“It just feels good.”
That’s the explanation we’ve heard from so many people about why they stepped up to help friends, neighbors and even complete strangers during Harvey. It’s the reason Charlie Diggs gives for helping dozens of people get out of their flooded homes in the Cypress area.
For five days, he and friends piloted a pontoon boat meant for only a few passengers. At one point, it filled with 27 people, 8 dogs and 3 cats, then started taking on water.
“That’s probably the worst memory I have,” Diggs says more than a month later, adding that everyone made it off the boat safely.
It turns out, the boat wasn’t technically his either. Diggs sold it three days before the storm hit, but called the new owner as the forecast worsened.
“I said, ‘Hey, you think I can rent that boat back from you? I feel helpless without it.’ She said, ‘Well, Charlie, are you going to help people again?’ I said, ‘Yes, ma’am.’ She said, ‘Just come over and get it,’” smiles Diggs.
When the bayous returned to their banks and the streets dried out, Diggs hopped off the boat and into fundraising. A concert promoter by trade, it didn’t take long for him to rustle up musicians to perform at the Texas Flood Jam.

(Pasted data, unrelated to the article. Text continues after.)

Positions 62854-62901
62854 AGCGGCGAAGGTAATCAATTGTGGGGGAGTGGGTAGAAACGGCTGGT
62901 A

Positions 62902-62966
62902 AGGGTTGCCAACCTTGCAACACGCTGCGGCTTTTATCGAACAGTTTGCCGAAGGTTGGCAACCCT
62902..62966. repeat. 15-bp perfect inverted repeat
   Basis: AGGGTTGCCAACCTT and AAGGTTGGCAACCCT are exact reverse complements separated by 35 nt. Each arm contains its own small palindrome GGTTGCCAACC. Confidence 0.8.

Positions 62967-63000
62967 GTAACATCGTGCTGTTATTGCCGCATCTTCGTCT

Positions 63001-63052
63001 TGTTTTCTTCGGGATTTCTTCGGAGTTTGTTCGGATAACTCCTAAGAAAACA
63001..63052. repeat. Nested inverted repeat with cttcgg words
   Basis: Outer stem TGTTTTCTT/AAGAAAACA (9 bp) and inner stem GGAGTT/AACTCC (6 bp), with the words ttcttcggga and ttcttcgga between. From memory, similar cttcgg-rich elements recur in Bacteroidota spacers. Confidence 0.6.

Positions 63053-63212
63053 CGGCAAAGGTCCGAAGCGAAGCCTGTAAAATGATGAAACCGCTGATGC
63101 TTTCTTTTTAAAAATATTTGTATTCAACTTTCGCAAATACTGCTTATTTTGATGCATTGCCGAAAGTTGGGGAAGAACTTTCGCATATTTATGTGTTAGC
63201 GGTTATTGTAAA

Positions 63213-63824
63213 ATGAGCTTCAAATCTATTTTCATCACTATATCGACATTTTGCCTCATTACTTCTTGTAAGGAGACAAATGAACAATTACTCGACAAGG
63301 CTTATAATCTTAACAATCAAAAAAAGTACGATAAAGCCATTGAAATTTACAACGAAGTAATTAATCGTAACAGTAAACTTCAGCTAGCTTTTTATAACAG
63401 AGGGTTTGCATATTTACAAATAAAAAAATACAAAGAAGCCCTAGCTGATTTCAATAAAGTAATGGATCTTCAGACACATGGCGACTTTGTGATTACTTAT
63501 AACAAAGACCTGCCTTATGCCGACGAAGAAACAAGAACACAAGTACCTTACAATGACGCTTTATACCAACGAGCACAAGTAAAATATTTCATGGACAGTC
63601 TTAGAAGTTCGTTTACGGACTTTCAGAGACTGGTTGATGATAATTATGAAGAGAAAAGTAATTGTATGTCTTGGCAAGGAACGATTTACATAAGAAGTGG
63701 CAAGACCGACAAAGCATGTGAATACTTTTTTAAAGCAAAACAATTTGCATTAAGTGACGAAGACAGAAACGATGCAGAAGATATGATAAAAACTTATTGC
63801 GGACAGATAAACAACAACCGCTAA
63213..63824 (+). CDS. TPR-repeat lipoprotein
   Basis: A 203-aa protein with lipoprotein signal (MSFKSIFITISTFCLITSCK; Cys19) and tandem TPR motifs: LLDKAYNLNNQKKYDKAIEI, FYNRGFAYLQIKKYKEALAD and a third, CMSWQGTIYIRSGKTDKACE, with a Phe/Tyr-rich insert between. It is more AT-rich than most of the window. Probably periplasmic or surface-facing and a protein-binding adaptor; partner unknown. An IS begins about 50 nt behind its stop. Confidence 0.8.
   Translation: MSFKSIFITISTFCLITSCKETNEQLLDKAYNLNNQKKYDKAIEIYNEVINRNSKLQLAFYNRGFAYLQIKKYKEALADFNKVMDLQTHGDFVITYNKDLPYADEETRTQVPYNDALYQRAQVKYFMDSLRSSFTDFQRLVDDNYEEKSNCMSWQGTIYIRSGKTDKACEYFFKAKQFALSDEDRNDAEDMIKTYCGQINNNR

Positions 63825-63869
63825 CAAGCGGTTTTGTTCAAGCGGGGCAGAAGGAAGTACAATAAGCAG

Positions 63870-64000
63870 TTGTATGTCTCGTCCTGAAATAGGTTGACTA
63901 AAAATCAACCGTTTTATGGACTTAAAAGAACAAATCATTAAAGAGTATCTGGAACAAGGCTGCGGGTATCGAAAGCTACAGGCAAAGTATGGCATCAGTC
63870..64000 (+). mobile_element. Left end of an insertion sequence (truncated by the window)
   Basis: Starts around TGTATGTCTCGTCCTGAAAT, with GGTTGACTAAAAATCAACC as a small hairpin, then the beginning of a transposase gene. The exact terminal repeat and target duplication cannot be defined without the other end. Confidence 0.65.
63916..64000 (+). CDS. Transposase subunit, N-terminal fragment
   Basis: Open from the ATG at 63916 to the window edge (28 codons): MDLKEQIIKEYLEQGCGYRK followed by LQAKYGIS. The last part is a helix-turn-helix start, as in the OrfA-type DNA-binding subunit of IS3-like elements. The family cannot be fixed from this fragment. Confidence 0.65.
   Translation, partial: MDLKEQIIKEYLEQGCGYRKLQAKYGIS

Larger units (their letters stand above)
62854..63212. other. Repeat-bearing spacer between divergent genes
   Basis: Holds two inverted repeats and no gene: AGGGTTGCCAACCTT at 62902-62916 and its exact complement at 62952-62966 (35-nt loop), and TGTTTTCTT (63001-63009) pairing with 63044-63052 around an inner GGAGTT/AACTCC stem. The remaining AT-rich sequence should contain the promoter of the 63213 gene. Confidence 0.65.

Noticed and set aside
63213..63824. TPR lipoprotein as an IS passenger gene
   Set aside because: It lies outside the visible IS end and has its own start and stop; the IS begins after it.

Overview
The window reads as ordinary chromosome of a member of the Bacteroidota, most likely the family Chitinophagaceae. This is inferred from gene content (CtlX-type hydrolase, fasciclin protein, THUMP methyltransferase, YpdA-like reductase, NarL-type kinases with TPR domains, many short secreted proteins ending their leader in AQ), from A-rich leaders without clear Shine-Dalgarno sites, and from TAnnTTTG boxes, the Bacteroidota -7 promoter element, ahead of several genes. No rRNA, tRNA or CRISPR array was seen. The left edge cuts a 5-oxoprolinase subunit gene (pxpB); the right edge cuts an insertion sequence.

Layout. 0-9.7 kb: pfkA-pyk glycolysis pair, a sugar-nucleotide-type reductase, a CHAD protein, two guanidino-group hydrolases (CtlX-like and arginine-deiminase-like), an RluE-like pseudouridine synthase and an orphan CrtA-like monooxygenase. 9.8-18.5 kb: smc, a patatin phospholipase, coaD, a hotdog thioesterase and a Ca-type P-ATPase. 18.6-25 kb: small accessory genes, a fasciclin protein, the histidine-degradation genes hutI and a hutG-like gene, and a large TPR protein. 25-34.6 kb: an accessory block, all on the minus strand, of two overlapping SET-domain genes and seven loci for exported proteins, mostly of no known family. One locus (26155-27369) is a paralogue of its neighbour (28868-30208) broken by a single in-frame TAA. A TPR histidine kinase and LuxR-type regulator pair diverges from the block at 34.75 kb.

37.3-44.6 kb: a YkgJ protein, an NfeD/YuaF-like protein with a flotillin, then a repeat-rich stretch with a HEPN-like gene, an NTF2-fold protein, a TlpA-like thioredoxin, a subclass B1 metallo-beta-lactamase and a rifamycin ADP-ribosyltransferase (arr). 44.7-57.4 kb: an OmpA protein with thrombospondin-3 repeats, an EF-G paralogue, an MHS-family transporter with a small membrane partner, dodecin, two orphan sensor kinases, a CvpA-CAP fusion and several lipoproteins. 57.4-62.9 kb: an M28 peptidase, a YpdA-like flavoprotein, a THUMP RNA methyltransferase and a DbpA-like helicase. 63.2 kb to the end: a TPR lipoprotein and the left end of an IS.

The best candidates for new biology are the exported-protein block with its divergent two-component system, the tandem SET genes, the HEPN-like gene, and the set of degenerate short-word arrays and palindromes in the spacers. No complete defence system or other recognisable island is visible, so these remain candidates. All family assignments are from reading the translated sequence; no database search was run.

“Over 50 artists played, over 2,000 plus showed up and we raised almost $84,000,” Diggs says proudly.
He is already giving that money to people who need it.
“All I see is half of a room with a refrigerator sitting in it. That was what was left of their house,” Diggs says. “To be able to hand them a $1,000 check, this will at least do something for you.”
When told some people are calling him a hero, Diggs points out, he wasn’t alone out there on the roads-turned-rivers.
“There were hundreds of people out there rescuing in boats. They are all heroes,” he says.
For the dozens who are safe because of him, he is their hero.
“Helping people just feels good,” says Diggs.